Rep. Luis Gutierrez (D., Ill.) has paid his wife and daughters hundreds of thousands of dollars from his campaign’s coffer since 2010, according to campaign finance data.
Gutierrez, who was first elected to Congress in 1993, brought his wife, Soraida Gutierrez, onto his campaign’s payroll six years ago to act as his office manager, treasurer, and fundraiser.
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Soraida Gutierrez was a registered lobbyist in the state of Illinois from 2003 to 2009 before joining Gutierrez for Congress. She has since raked in more than $300,000 for her work on behalf of the committee while being the top recipient of campaign cash in three cycles since stepping into her role.
The first time Soraida acted in an official capacity for the campaign, in 2010, she pulled in over $44,000 and was the top recipient of cash from the Gutierrez campaign that year.
Soraida then pocketed over $93,000 in 2012, making her the biggest beneficiary of campaign funds for the second election cycle in a row. The committee disbursed $383,848 in 2012, so Soraida’s payments constituted roughly 25 percent of all campaign expenditures.
Soraida was yet again the top beneficiary of cash from Gutierrez for Congress during the 2014 election cycle, receiving $110,000. Herman Andrew, a vendor, was the second highest-paid individual at $24,000.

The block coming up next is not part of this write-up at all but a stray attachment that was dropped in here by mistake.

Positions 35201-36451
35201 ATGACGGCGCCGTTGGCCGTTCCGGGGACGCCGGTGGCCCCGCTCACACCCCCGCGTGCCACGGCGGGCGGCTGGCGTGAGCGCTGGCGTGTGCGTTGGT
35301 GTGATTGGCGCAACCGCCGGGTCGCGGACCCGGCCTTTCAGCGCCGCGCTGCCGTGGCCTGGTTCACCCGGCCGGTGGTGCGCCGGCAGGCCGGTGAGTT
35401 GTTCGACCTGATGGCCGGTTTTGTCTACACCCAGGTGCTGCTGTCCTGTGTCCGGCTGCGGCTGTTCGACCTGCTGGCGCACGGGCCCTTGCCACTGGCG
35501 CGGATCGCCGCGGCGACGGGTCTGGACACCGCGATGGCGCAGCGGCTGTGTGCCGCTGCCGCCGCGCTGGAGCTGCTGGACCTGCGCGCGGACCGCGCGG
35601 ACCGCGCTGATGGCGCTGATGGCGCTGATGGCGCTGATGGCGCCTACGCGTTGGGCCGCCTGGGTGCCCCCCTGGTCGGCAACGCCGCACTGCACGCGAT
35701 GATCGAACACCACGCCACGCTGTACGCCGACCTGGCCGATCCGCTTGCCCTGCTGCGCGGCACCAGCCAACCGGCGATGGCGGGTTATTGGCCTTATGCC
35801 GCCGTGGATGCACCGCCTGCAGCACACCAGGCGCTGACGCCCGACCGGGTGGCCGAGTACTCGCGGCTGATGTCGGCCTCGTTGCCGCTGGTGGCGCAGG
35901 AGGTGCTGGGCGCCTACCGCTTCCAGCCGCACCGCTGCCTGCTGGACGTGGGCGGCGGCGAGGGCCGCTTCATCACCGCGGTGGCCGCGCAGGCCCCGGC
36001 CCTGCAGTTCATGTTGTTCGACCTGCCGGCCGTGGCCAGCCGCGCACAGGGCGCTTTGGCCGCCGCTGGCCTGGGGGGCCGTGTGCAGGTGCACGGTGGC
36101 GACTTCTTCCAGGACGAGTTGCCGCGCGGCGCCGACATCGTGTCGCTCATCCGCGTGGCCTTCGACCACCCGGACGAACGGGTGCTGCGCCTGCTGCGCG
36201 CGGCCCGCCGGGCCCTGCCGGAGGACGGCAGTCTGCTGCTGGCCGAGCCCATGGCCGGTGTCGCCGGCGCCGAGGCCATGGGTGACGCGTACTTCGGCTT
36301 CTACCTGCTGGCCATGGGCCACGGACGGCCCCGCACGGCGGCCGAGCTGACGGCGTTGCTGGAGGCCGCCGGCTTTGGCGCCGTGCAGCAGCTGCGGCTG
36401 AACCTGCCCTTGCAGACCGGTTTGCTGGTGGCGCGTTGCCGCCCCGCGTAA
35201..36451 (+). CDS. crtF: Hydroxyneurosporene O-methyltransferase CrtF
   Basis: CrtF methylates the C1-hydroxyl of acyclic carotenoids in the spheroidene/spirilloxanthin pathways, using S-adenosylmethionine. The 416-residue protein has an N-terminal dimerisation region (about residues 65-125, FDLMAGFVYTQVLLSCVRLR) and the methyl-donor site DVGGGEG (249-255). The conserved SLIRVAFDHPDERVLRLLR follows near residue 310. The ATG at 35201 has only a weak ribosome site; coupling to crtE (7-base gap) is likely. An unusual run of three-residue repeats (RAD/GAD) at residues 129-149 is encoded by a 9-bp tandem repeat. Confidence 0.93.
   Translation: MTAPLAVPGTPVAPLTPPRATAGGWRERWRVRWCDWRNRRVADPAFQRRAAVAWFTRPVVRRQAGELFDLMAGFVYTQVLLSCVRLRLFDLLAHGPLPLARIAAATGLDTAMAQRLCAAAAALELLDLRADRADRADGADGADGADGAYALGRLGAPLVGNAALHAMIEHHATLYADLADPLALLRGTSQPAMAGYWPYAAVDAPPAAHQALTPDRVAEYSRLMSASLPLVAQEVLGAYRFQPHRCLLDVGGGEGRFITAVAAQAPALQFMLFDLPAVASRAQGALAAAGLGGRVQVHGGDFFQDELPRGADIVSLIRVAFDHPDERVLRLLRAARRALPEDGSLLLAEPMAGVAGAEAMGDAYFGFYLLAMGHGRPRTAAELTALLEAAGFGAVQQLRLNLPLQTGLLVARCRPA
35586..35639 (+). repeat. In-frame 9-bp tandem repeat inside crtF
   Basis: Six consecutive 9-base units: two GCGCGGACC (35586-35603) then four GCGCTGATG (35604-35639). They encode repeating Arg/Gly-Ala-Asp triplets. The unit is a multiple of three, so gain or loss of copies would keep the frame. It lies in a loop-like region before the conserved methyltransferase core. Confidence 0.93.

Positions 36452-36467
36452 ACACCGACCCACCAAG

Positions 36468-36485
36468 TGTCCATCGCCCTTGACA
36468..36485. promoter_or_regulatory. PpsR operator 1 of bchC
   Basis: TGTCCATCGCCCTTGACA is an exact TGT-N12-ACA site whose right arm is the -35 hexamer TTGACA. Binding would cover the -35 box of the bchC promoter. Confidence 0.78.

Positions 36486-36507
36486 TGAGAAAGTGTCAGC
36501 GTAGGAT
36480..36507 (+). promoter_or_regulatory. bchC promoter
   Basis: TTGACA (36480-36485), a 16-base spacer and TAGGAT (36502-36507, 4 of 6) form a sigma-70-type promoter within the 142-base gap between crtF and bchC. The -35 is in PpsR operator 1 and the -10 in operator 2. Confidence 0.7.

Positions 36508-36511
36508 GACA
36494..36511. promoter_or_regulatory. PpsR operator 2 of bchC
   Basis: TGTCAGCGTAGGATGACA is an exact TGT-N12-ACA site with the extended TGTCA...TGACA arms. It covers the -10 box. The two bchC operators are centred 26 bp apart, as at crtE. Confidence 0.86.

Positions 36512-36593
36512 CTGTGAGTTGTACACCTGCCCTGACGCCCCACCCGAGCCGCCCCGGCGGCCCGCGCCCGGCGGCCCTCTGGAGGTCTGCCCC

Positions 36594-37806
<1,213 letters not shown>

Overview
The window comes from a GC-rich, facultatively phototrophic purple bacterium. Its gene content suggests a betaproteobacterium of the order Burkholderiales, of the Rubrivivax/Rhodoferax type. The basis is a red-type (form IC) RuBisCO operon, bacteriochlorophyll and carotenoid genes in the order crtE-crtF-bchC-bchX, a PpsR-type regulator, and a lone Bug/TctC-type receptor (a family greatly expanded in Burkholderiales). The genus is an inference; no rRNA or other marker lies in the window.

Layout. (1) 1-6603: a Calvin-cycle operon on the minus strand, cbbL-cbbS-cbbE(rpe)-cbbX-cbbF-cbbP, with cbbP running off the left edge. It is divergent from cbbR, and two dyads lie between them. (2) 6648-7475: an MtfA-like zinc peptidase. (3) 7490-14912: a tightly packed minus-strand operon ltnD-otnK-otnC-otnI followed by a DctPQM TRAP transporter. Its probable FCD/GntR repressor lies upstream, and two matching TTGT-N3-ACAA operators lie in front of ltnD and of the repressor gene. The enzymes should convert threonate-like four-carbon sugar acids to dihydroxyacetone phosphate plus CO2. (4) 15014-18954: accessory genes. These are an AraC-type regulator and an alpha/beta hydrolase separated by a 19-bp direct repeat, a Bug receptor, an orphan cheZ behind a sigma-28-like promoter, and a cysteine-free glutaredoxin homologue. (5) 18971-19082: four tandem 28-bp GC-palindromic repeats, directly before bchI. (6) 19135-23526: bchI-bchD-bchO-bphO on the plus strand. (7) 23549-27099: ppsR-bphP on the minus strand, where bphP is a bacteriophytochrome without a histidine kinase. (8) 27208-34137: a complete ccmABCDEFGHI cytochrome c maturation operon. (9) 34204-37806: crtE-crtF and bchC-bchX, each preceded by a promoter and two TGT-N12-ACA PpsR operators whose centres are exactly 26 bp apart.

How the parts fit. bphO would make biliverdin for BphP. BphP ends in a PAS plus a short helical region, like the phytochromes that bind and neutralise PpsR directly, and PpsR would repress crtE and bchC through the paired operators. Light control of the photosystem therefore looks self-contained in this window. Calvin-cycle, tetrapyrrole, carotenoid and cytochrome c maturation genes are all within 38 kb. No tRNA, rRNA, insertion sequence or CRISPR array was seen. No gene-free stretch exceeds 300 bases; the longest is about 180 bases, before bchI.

Soraida has pocketed $65,000 during the 2016 election cycle to date. She has been paid a total of $312,000 from the Gutierrez for Congress campaign committee since 2010.
Gutierrez’s wife is not the only member of his family to benefit from his campaign. His two daughters have also received thousands in payments over the years.
Between 2004 and 2009, Gutierrez paid his daughter Omaira Gutierrez $4,270 for bookkeeping services. Another daughter, Jessica Gutierrez, received $600 in 2004 for her help with a fundraising project.
Members of Congress have been allowed to place family on their campaign payrolls since 2001, when the Federal Election Commission issued an opinion at the request of former Rep. Jesse Jackson Jr. (D.,Ill).
While the practice of paying family members is legal, some say it veers into questionable territory.
"Is there anything patently wrong with having a family member work on a campaign? Arguably not," Dave Levinthal of the Center for Responsive Politics told the Chicago Tribune. "But it gets into sticky territory when the candidate, him or herself, stands to benefit personally in a significant way from political donations that are being made to fuel political efforts."
Gutierrez’s office did not return a request for comment on the payments made to his wife.